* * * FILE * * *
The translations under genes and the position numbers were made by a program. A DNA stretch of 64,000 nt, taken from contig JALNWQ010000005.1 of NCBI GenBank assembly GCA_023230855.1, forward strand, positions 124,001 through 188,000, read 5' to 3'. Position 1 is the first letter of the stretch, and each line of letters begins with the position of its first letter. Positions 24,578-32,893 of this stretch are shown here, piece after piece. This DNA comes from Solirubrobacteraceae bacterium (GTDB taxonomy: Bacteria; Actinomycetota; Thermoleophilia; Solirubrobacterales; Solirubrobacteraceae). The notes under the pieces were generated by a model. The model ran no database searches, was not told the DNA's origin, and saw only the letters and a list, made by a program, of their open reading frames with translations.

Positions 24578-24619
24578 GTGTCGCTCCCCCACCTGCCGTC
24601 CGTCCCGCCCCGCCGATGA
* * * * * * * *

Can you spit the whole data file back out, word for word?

The translations under genes and the position numbers were made by a program. A DNA stretch of 64,000 nt, taken from contig JALNWQ010000005.1 of NCBI GenBank assembly GCA_023230855.1, forward strand, positions 124,001 through 188,000, read 5' to 3'. Position 1 is the first letter of the stretch, and each line of letters begins with the position of its first letter. Positions 24,578-32,893 of this stretch are shown here, piece after piece. This DNA comes from Solirubrobacteraceae bacterium (GTDB taxonomy: Bacteria; Actinomycetota; Thermoleophilia; Solirubrobacterales; Solirubrobacteraceae). The notes under the pieces were generated by a model. The model ran no database searches, was not told the DNA's origin, and saw only the letters and a list, made by a program, of their open reading frames with translations.

Positions 24578-24619
24578 GTGTCGCTCCCCCACCTGCCGTC
24601 CGTCCCGCCCCGCCGATGA